Sending Out Work: The Job Part of the Writing Job
Well, folks, September is here and we all know what that means…literary journals are open for submissions! Yes, yes: time to update that bio, polish up that cover, and put the final touches on your best work. Remember that a piece of literature is only half done until it is read, so quit playing coy with the world—send out your work!
To help get you ready, here are a few thoughts I try to keep in mind as I send out my own work.
1. Create tiers, but don’t be too strict about it. Most writers I know have some sort of tier system for journals to which they send. These lists are readily available on the Internet, many of them formulated by the number of selections each title has in year-end “Best of” anthologies. They can be helpful, if only to assist in keeping track of the hundreds of journals out there. But while you should, of course, send your best work to the top outlets, remember that a particular story/essay/poem of yours might be a great fit for a journal that happens to be in your second or third tier.
If that’s where you want it, send it there. It might work well online, rather than in print. Or it might fit better at a regionally-focused journal. Sure, it would be great if the New Yorker, the Atlantic, and, ahem, Ploughshares were all vying for our work, but as we know, that just ain’t the case. Don’t get hung up on rankings. Sometimes the best home is not the one everyone so desperately wants to make their way into, but the one where your work actually fits well.
2. Keep track of where you send your work and when. In part we do this so that should your story/essay/poem get picked up, you can withdraw it from the other outlets in a timely and professional manner. But you should also do this so that you can witness the life of a submission. You sent your story/essay/poem to ten journals and got ten rejections (okay, nine, because McSweeney’s never got back to you); did you make any changes to the piece before sending it to the next batch? Probably. How about after the next round? How similar to the first version was the one that finally got accepted? Looking back at how a story eventually came into publication is often an effective reminder not to send work out too early.
3. Quit sending out too early! Yeah, you want to get published, and yeah, most journals take a really long time to respond. But all you’re doing is lessening your work’s chances at your most coveted outlets. Writing takes patience. A story/essay/poem needs time. You need distance and perspective. Resist the temptation to send out right after clicking save. Set it aside. Start something new and let yourself get excited about it. Then go back when you have a draft or two of the new project done. The older piece will feel much less precious and you’ll be able to do some revising in earnest.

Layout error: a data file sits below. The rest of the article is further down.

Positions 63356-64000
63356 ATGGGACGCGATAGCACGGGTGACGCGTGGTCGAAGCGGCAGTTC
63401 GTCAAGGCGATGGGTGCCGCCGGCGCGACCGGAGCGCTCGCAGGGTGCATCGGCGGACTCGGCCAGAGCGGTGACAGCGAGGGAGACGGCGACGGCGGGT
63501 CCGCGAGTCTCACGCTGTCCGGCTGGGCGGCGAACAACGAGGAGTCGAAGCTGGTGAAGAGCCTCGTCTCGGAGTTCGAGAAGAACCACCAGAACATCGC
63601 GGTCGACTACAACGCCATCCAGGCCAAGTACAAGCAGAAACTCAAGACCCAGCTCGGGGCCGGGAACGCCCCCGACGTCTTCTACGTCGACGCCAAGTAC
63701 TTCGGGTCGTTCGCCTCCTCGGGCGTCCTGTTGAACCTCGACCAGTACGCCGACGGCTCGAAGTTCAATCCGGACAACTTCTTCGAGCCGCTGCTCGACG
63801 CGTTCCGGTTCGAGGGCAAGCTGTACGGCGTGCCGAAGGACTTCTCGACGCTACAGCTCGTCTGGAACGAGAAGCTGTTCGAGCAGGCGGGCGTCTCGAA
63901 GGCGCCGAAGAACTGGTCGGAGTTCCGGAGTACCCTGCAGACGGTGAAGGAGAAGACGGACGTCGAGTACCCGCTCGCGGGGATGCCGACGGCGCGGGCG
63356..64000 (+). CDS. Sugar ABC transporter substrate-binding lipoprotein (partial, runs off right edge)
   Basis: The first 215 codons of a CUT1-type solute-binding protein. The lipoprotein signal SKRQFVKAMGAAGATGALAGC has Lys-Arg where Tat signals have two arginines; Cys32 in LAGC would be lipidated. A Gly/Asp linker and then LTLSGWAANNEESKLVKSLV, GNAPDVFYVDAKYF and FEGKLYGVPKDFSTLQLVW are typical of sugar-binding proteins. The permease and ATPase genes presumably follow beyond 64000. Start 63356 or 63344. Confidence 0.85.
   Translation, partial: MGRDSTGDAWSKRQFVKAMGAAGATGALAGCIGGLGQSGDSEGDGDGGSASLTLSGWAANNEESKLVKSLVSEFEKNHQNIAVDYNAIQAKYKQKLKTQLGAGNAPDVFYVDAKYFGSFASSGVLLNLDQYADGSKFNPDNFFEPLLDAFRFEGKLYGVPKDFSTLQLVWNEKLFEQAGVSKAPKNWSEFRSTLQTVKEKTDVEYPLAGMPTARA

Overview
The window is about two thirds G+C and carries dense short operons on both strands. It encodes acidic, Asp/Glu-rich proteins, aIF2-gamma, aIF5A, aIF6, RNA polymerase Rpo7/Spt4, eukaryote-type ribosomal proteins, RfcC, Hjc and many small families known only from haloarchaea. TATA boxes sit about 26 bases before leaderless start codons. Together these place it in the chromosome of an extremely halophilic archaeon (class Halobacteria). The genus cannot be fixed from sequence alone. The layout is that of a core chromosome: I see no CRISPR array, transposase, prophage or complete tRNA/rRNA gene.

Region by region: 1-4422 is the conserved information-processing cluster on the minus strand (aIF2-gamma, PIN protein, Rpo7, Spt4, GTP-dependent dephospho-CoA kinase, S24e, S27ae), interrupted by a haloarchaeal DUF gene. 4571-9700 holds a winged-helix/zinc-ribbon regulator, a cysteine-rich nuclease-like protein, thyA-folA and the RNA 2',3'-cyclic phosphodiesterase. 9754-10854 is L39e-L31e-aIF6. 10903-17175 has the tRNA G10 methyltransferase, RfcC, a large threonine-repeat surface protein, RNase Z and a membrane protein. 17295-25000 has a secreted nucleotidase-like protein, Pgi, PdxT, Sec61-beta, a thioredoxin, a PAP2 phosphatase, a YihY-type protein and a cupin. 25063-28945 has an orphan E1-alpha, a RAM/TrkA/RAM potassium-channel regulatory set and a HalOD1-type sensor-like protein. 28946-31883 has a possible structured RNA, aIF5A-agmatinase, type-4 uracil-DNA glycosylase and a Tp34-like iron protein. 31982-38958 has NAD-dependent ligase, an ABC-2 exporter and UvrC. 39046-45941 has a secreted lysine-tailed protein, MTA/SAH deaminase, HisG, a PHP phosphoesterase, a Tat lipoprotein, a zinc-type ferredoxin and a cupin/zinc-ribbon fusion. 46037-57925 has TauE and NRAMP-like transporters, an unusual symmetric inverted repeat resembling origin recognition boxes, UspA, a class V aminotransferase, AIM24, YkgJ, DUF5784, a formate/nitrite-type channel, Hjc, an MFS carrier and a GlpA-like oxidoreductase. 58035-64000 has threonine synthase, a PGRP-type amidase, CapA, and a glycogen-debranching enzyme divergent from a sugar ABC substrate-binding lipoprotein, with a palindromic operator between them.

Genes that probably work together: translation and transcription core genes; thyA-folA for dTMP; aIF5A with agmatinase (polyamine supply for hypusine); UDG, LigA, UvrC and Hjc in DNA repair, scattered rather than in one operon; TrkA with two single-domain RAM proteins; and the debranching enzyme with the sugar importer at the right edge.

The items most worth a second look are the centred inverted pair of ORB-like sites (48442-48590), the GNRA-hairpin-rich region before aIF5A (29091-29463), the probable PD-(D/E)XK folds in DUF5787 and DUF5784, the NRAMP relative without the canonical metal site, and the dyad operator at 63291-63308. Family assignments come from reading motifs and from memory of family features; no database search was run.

4. Don’t think an editor is going to run the last mile of your marathon. There are too many writers out there sending out for too few spots on journals. You can’t send something that’s 85% done and hope an editor is going to see all the potential you see. Rework your story/essay poem until it is as done as you can imagine it. Then rework it some more.
5. Keep your rejection slips. This is the life, brothers and sisters. It ain’t pretty, and those rejection slips are your battle scars. Put them in a folder or envelope or drawer or that little box where you used to stash your reefer. Sending your work out is hard. By that I don’t mean that it’s labor-intensive (especially now that more and more outlets are accepting online submissions), but that it’s emotionally draining. You have worked on that story/essay/poem for what? Two months? A year? More? And now you are putting it out there to be judged. Hold on to these little notes as reminders that you are doing your job.
6. Remember that some rejections are better than others. I know people who actually feel worse when they get a personalized or “nice” form rejection. (Or at least they pretend to feel bad about it as they humblebrag.) “Aw, I was so close!” they say. “Heartbreaker!” Yes, sure, it can be a heartbreaker, but given the bleak mathematics in the pages-to-writers ratio, it’s a pretty decent accomplishment to get anything other than the most terse of rejections. Those journals that almost publish you are likely going to remember your name—or at least the story title, which you should put into your next cover letter to them.
7. When you get one of those nice rejections, don’t send them something else that same day. The editors saw something in your work. Even though they aren’t publishing your story/essay/poem, they liked what they read. These aren’t just empty platitudes on a form rejection. If they really didn’t like reading your work, you wouldn’t have gotten that “nice” form letter. Don’t repay the kindness by sending them some half-baked scribbles. Send to them, and try to do it before there’s so much staff turnover that no one actually remembers your work, but don’t rush your work. Remember, set it aside for a while. Get some perspective. Every piece is judged on its own.
8. Take it easy on the Facebook updates, folks. My rule is this: you get one status update per journal publication. Save it for when the thing is actually published and available for reading. Why? Because if your “friends” can’t read it, then what’s in it for them? So no updates as soon as it gets accepted. Keep that for in-person conversations among those you actually know. It’s better to have people hear about your accomplishment once and think you’re a swell, accomplished person than to hear about it four times and think you’re a braggart.
What about you? What are the rules you set for yourself?